A love letter to the game of baseball from the place you would least expect. The is the true story of the first African team to play in the Little League World Series. After three years of agonizing ups and downs, a team of 11-12 year olds win their way into the most prestigious sports tournament in the world. Filmmaker Jay Shapiro followed this baseball community from the slums and countryside of Uganda for over three years. As they embrace America’s pastime (and the game’s fans embrace them), the team of orphans and lost boys becomes a family, and something for the people of that poverty-stricken place to cheer for.
A PLACE AT THE TABLE
Directed by Kristi Jacobson & Lori Silverbush
84 min | 2012 | USA | PG
Fifty million people in the USA, and one in four children, don’t know where their next meal is coming from. Directors Kristi Jacobson and Lori Silverbush examine the issue of hunger in America through the lens of three people struggling with food insecurity: Barbie, a single mother in Philadelphia, grew up in poverty and is trying to provide a better life for her two kids; Rosie, a fifth-grader in Colorado often depends on friends and neighbors to feed her and has trouble concentrating in school; and Tremonica, a second-grader in Mississippi has asthma and health issues that are exacerbated by the largely empty calories her hardworking mother can afford.
SPY HOP SHORTS
Directed by Various
70 min | Various | USA | Not Rated
Spy Hop’s mission is to mentor young people in the digital media arts to help them find their voice, tell their stories, and be empowered to affect positive change in their lives, their communities, and the world. Spy Hop mentors Utah’s young people in the digital media arts as a vehicle for free expression, self-discovery, critical thinking, and skilled participation. Their afterschool and community programs in film, audio, design, and music production are a model for youth development programs across the country. In 2015, Spy Hop Productions won the nation’s highest honor in youth arts programming when it was awarded the National Arts and Humanities Youth Program Award by the White House.
Directed by Phillip Baribeau
106 min | 2015 | USA | Rated PG-13
Four young cowboys hatch an outrageous plot to adopt, train, and ride a string of wild mustangs for 3,000 miles from Mexico to Canada through the wildest terrain of the American West. The trip became an epic journey of self-discovery, tested friendships, and iconic landscapes that included runaway horses, a sassy donkey, perilous mountain passes, rodeos, sickness, injury, and death. Unbranded is a soaring tale of danger and resilience, an emotionally charged odyssey that shines a bright light on the complex plight of our country’s wild horses.
Some styles of documentary film include expository (meant as an authoritative voice, explaining something to the viewer), observational (fly-on-the-wall), poetic (experimental, impressionistic), and reflexive (draws attention to the filmmaker and the filmmaking process).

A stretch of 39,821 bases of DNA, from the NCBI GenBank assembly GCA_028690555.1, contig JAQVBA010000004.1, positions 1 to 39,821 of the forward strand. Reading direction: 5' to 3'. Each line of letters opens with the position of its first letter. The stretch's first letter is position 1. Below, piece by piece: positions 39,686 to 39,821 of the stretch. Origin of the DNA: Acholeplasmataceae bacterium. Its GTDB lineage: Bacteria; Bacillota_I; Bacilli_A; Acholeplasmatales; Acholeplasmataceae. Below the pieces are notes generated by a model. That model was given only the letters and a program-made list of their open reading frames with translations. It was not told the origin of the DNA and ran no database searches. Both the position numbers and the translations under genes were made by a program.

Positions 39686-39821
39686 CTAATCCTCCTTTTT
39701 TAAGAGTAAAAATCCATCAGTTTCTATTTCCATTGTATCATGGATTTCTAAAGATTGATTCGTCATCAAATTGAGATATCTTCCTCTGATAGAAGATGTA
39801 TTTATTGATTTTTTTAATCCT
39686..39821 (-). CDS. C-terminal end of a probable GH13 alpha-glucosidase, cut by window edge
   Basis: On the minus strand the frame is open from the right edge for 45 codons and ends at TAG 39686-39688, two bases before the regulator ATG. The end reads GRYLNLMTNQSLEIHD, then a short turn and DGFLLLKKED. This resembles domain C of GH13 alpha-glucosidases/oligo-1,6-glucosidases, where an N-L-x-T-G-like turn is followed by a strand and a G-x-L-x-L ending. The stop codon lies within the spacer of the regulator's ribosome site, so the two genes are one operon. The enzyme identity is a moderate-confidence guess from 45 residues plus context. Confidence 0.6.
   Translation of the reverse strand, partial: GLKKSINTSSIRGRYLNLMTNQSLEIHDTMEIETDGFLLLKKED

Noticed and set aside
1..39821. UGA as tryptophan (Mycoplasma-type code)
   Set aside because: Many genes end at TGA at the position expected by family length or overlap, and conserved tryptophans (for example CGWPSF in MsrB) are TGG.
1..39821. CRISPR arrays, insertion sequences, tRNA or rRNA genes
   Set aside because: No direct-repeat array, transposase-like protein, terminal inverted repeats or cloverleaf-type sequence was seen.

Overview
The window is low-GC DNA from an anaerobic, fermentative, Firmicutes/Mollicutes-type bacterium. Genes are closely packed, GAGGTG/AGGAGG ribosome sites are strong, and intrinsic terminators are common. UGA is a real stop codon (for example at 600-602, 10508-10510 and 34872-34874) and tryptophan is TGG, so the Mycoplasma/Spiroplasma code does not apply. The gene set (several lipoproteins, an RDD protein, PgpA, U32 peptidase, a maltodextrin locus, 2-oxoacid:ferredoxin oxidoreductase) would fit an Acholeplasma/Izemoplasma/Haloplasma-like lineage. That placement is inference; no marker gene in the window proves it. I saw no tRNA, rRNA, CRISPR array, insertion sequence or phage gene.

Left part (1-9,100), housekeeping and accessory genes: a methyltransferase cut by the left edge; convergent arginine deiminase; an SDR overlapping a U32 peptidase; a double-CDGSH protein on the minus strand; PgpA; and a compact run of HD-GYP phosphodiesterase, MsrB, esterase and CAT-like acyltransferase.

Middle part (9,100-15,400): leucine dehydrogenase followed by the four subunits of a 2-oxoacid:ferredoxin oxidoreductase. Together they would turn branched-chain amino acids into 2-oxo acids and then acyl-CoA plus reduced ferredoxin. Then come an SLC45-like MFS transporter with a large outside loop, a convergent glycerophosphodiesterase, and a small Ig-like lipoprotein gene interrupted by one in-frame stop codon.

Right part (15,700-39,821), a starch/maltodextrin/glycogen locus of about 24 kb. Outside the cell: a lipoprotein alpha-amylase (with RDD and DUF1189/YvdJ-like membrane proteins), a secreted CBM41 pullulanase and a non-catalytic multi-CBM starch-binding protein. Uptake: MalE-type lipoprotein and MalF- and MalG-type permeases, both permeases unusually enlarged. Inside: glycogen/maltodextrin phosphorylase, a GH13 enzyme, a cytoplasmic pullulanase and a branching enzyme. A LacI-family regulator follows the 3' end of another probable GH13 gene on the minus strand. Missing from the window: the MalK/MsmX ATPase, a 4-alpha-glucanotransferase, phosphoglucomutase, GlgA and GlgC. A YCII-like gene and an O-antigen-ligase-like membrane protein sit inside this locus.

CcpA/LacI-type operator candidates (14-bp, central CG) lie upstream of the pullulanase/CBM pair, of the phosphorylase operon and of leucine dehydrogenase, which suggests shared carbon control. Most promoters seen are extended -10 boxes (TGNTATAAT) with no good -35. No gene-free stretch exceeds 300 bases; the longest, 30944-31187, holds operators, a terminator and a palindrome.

As soon as motion pictures were invented, people used them to document their lives. The first publicly screened film and documentary was an 1895 movie titled Workers Leaving the Lumiere Factory. It showed crowds of people flowing out of the factory at the end of the workday. This subject not only showcased the movement this new medium could capture, but provided a look into the lives of the workers at the Lumiere’s photo equipment factory. Twenty seven years later in 1922, the first feature-length documentary, Nanook of the North, was released.
Some successful contemporary documentary filmmakers include Davis Guggenheim (He Named Me Malala), Werner Herzog (Grizzly Man), Laura Poitras (Citizenfour), Lucy Walker (The Crash Reel), and Michael Moore, whose Fahrenheit 9/11 is the top-grossing documentary of all time.
The “Activities” section of the Film Spark Study Guides include Making Art and Making Media activities that may require either accessing online resources (most often a website), some further explanation, or, for the media-making activities in particular, acquiring a new skill set. Here we have provided some guidelines and links to supplemental resources to help you and your students successfully navigate these activities efficiently and effectively.
Infographics are visuals that help you share information. The websites referenced below and in the Study Guides not only provide users with multiple examples and ideas, but also makes the process much easier, requiring little to no graphic design skills. Once you enter either of these free infographic sites, you can choose a poster template that you can then edit and customize according to your data needs and layout ideas.
An audio mix, or sound collage, is a mixture of voices, sound effects, and music (optional) that have been recorded on a device, such as an iphone, then put into audio editing software (we recommend downloading Audacity (free) for Macs or PCs) and edited to create a complete audio piece. The strength of the message derives from the multiple perspectives (many people speaking to any given topic). These stories can be podcasted on itunes for example, or posted to sound platforms such as soundcloud.com, where anyone can share their audio pieces. The site below, also referenced in the Study Guides, is not only a sound platform where anyone can post, but also contains a “resource for educators” section that takes you through the steps of creating audio stories with your students.
Public Service Announcement (PSA) Campaigns
A PSA is like a short commercial and is sometimes presented as a video (typically 30-60 seconds), audio piece (heard on the radio), or found in print form in magazines, billboards, or newspapers. A PSA attempts to raise awareness about a problem or issue and persuades the audience to take action to solve a problem. The key to a good PSA is a clear and concise message intended for a specific audience, accurate facts, and figures, a catchy tagline such as “Give a Hoot, Don’t Pollute,” and a call to action that directs the audience to additional resources where they can help solve the problem. When creating video PSAs, it is important to have students carefully plan, including storyboarding their piece, before shooting and keeping track of research sources for the credits. Video editing software comes free on Macs and PC’s and can be used to edit films. For PSA tutorials check out YouTube, Lynda.com, or Vimeo Video School. Consult the Ad Council website for many print examples and to understand the history of PSAs. For a selection of student-produced PSA video examples go to the SHIFT Media Gallery and scroll down to the PSA section.